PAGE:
In many low- and middle-income economies, conflict, disasters and climate change create or exacerbate conditions caused by existing poverty and social exclusion. Rural-urban migration leads to rapid urbanisation which results in large informal, unplanned settlements and slums. These settlements aggravate children’s vulnerability as many of them lack basic social services such as schools and security.
The risk of violence within their families may also drive children to the streets. I was often caught in the middle of conflict between my parents. My father thought I was keeping my mother’s secrets whenever they had conflict and mum moved back to stay with her relatives. He would physically beat me to reveal information about her businesses, most of which I was never aware of. Maybe I was. I resorted to leaving home and staying out in the local town for days before a neighbour would spot, ‘arrest,’ and send me back. Eventually, my cousin sold me the idea of moving from the rural town to the capital city. This was bad role-modelling: being only 12 years old, I had no idea until he mentioned it. The corporal punishment prevalent in many African homes, schools and communities may drive children away from their homes and communities. It takes a village to educate a child in Africa, right? So goes the saying. That education also involves discipline in the form of corporal punishment. For example, growing up in rural Kenya, when a neighbour or a stranger found me making a mistake, they had the right to ‘discipline’ me on behalf of my parents.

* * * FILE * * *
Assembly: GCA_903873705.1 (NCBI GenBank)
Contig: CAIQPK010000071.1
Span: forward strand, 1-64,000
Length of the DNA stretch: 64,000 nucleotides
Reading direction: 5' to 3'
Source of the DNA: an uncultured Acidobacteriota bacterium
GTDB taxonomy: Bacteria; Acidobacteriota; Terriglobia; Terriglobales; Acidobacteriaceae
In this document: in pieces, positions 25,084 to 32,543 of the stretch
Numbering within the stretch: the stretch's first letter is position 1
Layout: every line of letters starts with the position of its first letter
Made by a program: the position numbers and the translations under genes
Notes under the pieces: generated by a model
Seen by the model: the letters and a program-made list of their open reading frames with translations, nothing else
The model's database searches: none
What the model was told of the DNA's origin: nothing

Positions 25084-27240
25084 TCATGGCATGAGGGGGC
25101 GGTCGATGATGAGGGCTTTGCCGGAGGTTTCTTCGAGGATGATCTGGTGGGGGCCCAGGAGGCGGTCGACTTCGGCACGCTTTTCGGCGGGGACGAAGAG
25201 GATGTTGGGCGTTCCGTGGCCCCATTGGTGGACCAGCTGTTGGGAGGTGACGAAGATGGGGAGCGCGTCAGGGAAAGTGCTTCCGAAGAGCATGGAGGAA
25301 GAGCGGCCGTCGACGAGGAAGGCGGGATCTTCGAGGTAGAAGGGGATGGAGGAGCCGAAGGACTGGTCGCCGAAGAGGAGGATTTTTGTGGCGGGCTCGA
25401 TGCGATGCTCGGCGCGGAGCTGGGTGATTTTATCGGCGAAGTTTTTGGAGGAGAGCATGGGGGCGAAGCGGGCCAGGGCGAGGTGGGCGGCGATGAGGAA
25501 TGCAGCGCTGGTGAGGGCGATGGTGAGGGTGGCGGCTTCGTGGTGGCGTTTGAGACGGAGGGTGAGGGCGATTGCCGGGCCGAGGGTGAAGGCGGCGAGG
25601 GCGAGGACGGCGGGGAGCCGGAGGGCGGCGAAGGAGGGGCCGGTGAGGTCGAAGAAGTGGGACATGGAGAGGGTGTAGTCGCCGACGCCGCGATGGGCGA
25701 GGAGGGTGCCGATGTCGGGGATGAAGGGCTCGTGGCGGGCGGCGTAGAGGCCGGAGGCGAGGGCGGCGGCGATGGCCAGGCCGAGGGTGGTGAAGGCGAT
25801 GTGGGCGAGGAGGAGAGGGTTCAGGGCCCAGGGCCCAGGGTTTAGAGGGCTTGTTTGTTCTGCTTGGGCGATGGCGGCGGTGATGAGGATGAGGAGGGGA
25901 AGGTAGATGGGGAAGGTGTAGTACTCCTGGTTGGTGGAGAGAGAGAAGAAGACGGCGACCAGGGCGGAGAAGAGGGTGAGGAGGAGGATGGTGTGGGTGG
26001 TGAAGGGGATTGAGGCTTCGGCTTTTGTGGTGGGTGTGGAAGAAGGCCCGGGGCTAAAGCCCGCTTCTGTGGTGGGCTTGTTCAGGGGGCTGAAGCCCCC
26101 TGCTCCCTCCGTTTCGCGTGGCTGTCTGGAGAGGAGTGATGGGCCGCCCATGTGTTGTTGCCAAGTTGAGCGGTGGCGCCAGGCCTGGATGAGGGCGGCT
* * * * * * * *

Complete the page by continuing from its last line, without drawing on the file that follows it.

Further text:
Other factors include cultural attitudes and behaviours. In societies that harbour beliefs about existence of witches and black magic, for example Akwa Ibom and Cross River States in Nigeria, children accused of witchcraft are abandoned and end up on the streets. According to a 2010 UNICEF report, Children Accused of Witchcraft: An anthropological study of contemporary practices in Africa, once accused of witchcraft, they are stigmatized and discriminated for life, subjected to psychological and physical violence by family members, their circle of friends, church pastors and traditional healers, and are vulnerable to sexual violence. In 2010, the BBC quoted UNICEF’s Regional Child Protection officer for West and Central Africa who noted that more than 20,000 street children in the DR Congo capital Kinshasa had been accused of Witchcraft. In Senegal, Human Rights Watch found that in traditional Quranic boarding schools (daaras), teachers (marabouts) force over 50,000 boys who reside in their shelters to beg daily for quotas of money, rice or sugar.